Friday, June 16, 2006

NAO Report On NHS Supercomputer

The long-awaited NAO report on the NHS mega-IT project was published today. In truth, Mrs T and I are currently in the Med taking in some rays, so I haven't yet properly digested its 63 pages.

But the big picture is that the NAO estimates total costs at £12.4bn. What's more, they set out a detailed breakdown of their figures- the first time we taxpayers have been given any detail at all. But they also warn ominously:

"This is not a budget but an amalgamation of fixed price contracts, extrapolation of costs beyond the contract periods and provisional forecasts of other costs."

In other words, don't be surprised if it goes a lot lot higher. Because while £12.4bn is five times the government's original figure, it's a whole lot less than £30-50bn quoted by industry insiders.

Bizarrely, it's also a lot less than the £20bn quoted by Lord Warner only a couple of weeks ago. Apparently, his civil servants told the NAO he got that wrong. Well, I guess why would he know? He's only in charge.

Which is a pretty fair summary of the whole thing- the numbers are all over the place. And the £3.4bn the NAO have pencilled in for local costs are clearly little more than a stab in the dark.

The report needs much closer study, but one thing that immediately jumps out is the estimate of benefits. Because you'd have to think we wouldn't be spending all this dosh unless government was pretty clear about the benefits, right?

Er, wrong:

"It was not demonstrated that the financial value of the benefits exceeds the cost of the Programme. The Treasury’s guidance states that benefits should be valued when possible, but recognises that sometimes they cannot be. In this case, the Treasury has accepted the Department’s approach and has approved all expenditure so far made and planned."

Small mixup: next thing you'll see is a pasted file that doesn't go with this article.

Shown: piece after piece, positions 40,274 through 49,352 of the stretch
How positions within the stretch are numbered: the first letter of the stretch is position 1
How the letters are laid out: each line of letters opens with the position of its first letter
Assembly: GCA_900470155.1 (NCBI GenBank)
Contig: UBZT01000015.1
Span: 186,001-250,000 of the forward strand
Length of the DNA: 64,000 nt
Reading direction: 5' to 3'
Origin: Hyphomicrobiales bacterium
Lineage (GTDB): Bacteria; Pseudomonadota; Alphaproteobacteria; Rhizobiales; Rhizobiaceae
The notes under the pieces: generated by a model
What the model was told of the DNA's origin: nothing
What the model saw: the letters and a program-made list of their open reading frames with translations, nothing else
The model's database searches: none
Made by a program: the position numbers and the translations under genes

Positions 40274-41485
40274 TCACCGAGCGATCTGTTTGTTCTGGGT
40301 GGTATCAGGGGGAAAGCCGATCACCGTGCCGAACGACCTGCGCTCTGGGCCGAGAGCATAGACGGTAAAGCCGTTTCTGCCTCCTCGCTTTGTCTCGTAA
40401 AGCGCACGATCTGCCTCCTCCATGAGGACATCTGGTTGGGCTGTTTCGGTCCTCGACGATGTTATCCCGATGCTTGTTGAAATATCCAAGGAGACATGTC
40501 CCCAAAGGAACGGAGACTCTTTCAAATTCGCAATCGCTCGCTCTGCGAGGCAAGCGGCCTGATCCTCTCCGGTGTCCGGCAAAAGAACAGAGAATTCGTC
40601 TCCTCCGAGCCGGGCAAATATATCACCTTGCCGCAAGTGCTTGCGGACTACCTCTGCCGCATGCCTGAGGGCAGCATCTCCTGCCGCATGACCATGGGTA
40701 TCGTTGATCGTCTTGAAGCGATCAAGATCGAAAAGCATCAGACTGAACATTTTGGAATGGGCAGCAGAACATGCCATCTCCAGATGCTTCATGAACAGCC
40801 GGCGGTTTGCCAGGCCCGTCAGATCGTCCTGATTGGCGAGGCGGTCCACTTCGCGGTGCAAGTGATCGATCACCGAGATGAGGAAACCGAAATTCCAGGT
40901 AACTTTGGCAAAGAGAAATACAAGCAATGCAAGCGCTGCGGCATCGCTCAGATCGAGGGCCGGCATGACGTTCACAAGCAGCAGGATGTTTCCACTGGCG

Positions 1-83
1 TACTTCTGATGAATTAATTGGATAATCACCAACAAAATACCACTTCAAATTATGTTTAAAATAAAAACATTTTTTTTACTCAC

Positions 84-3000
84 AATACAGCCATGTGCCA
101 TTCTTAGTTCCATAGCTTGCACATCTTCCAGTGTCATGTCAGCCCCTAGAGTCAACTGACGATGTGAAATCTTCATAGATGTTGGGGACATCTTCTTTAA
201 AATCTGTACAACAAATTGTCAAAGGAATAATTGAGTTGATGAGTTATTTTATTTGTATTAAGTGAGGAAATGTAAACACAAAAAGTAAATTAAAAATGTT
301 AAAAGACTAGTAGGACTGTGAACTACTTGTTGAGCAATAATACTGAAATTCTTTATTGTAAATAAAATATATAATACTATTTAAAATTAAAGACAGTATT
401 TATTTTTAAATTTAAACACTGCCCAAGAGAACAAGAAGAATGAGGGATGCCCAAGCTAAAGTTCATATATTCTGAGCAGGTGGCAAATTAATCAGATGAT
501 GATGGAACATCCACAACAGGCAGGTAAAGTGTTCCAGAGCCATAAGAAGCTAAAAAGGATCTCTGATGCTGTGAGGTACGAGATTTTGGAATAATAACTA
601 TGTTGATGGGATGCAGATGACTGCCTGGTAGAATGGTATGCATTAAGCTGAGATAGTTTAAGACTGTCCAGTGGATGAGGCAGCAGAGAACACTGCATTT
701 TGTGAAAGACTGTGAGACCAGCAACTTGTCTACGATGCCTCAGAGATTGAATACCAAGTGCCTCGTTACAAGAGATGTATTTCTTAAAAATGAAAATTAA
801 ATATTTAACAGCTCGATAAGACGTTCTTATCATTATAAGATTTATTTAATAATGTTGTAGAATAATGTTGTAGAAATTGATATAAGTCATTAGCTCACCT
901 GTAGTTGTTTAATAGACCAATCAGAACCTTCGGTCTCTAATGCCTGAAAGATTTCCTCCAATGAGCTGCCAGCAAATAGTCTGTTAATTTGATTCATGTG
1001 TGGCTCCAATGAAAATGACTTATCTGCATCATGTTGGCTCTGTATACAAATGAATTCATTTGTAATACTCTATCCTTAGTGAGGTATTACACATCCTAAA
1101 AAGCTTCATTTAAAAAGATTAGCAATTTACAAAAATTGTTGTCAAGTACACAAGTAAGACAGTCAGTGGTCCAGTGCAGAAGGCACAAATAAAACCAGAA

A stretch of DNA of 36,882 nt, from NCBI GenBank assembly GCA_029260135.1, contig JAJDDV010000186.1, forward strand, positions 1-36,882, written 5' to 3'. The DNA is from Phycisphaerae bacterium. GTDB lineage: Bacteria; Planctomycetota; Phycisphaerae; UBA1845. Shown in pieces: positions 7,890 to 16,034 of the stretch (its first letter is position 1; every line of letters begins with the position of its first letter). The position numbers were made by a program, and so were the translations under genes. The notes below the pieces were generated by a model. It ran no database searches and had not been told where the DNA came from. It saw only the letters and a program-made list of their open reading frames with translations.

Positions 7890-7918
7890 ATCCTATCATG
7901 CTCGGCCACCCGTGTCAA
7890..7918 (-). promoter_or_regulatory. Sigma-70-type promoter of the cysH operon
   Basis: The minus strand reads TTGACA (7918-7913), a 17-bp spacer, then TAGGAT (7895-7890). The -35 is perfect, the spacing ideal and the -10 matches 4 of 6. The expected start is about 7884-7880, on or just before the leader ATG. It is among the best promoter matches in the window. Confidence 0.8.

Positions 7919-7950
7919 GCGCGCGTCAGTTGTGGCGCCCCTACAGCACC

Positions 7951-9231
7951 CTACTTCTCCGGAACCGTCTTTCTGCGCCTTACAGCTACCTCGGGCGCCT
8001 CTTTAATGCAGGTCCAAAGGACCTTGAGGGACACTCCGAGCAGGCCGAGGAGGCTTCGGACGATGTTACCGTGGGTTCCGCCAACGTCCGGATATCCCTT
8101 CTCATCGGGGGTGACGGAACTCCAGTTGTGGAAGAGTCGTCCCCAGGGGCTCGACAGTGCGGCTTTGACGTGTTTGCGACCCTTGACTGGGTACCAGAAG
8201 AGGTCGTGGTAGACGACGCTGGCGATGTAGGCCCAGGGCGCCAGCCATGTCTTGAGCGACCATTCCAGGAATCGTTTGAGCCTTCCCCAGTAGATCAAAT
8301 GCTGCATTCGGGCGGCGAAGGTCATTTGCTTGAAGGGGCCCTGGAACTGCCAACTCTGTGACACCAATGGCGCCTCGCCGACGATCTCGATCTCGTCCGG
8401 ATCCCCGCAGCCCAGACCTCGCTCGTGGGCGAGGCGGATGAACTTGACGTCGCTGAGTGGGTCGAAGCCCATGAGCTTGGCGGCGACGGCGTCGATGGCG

So for the biggest IT project in world history, it was not thought necessary to quantify the benefits.

And as for the sharp-end- the local health trusts etc who have had this whole thing imposed on them and who are now having to cut spending elsewhere to meet its open-ended costs:

"NHS Connecting for Health has not sought to monitor systematically the actual impact the Programme is having on local IT spending or the extent to which the initial estimates of its impact are being borne out in practice. However, it believes that experience of individual deployments so far will enable local savings on a substantial scale."

It believes, huh? How very reassuring.

And the most jaw-dropping sentence spotted thus far?

"Some of these [efficiency] savings are planned to contribute to the Department’s Gershon economies."

The Gershon economies. Those things that only exist in the Chancellor's Marx Brothers script.

Madness on madness. The Circle is complete.

No comments:

Post a Comment